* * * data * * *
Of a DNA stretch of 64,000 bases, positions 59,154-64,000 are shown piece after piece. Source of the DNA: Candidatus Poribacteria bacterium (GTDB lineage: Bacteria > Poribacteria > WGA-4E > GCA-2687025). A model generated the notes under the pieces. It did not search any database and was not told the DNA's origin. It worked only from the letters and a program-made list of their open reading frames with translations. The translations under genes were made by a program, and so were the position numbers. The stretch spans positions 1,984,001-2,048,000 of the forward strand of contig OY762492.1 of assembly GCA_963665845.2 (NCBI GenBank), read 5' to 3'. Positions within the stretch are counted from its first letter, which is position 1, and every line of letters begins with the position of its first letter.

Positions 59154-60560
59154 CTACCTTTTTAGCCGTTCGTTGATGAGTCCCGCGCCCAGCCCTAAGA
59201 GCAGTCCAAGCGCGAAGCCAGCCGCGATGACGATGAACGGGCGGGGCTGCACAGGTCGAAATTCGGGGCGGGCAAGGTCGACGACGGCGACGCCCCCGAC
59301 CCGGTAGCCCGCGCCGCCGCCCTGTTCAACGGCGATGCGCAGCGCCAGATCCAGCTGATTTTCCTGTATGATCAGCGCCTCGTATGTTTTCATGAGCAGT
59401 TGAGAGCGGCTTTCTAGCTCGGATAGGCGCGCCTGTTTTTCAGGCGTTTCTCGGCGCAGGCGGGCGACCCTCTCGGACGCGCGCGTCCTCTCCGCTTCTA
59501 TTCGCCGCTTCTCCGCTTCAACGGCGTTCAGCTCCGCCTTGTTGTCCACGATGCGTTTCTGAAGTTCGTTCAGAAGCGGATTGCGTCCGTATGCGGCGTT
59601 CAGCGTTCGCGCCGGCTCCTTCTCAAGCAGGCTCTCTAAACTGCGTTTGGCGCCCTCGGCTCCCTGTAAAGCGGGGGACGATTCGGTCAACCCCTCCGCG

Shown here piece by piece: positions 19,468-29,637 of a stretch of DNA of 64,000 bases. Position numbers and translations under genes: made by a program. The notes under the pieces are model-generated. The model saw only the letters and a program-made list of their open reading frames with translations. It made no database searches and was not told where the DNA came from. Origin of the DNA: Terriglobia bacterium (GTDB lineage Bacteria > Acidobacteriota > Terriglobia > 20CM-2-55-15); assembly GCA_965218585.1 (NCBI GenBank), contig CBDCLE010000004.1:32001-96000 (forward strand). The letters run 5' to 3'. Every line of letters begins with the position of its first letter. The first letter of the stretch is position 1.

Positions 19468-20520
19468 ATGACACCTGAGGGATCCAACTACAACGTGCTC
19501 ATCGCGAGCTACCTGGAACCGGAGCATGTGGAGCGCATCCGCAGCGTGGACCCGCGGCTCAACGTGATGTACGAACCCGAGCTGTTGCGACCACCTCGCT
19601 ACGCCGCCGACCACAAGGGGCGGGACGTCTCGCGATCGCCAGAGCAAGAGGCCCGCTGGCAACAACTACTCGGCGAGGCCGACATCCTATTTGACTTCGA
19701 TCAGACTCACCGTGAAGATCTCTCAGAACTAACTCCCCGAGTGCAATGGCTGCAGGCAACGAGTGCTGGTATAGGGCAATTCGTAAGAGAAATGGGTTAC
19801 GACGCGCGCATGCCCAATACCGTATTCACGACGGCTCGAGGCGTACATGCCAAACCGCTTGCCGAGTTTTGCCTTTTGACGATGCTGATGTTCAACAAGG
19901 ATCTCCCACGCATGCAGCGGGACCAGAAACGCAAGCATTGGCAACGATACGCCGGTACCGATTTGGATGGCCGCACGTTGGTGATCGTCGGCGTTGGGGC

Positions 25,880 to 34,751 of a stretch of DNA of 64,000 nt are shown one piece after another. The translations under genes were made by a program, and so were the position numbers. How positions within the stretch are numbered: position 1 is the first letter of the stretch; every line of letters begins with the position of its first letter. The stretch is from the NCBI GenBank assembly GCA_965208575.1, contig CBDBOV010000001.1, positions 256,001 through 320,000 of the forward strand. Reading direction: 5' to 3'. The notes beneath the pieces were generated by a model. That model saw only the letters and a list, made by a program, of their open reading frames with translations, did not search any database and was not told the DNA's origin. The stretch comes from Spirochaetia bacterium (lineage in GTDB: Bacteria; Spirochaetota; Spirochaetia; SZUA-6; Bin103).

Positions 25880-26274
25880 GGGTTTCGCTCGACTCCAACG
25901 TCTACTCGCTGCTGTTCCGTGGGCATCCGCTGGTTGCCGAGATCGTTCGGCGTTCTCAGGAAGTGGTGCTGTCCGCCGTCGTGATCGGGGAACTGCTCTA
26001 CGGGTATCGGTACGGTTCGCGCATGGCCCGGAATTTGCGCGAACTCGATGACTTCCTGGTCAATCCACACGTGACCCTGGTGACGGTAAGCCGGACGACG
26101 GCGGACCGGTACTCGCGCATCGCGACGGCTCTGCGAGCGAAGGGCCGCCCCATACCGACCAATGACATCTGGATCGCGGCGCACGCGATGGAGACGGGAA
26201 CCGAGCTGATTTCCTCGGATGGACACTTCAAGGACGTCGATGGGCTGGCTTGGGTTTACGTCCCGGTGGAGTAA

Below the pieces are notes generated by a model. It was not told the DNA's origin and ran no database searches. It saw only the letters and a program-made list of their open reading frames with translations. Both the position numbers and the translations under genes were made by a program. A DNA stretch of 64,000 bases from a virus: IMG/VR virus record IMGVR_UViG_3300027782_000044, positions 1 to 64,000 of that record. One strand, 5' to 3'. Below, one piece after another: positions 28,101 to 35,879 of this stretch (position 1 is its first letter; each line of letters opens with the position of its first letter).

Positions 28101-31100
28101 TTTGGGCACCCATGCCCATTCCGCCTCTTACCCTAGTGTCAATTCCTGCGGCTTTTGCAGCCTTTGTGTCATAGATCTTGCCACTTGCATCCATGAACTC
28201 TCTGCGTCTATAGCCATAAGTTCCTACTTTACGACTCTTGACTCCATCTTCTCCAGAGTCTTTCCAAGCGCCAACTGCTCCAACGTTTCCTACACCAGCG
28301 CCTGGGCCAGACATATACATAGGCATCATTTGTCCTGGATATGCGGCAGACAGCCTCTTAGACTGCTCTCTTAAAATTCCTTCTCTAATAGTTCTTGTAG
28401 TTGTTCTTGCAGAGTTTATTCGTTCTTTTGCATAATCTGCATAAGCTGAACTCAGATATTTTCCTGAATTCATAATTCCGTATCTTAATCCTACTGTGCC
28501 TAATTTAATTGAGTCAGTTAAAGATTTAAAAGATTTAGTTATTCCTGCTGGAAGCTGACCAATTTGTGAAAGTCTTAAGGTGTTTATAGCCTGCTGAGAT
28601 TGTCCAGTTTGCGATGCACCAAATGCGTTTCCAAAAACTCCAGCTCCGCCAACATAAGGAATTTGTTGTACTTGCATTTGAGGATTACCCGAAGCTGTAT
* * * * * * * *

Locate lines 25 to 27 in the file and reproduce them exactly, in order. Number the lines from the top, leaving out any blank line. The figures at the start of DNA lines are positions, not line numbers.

Positions 28101-31100
28101 TTTGGGCACCCATGCCCATTCCGCCTCTTACCCTAGTGTCAATTCCTGCGGCTTTTGCAGCCTTTGTGTCATAGATCTTGCCACTTGCATCCATGAACTC
28201 TCTGCGTCTATAGCCATAAGTTCCTACTTTACGACTCTTGACTCCATCTTCTCCAGAGTCTTTCCAAGCGCCAACTGCTCCAACGTTTCCTACACCAGCG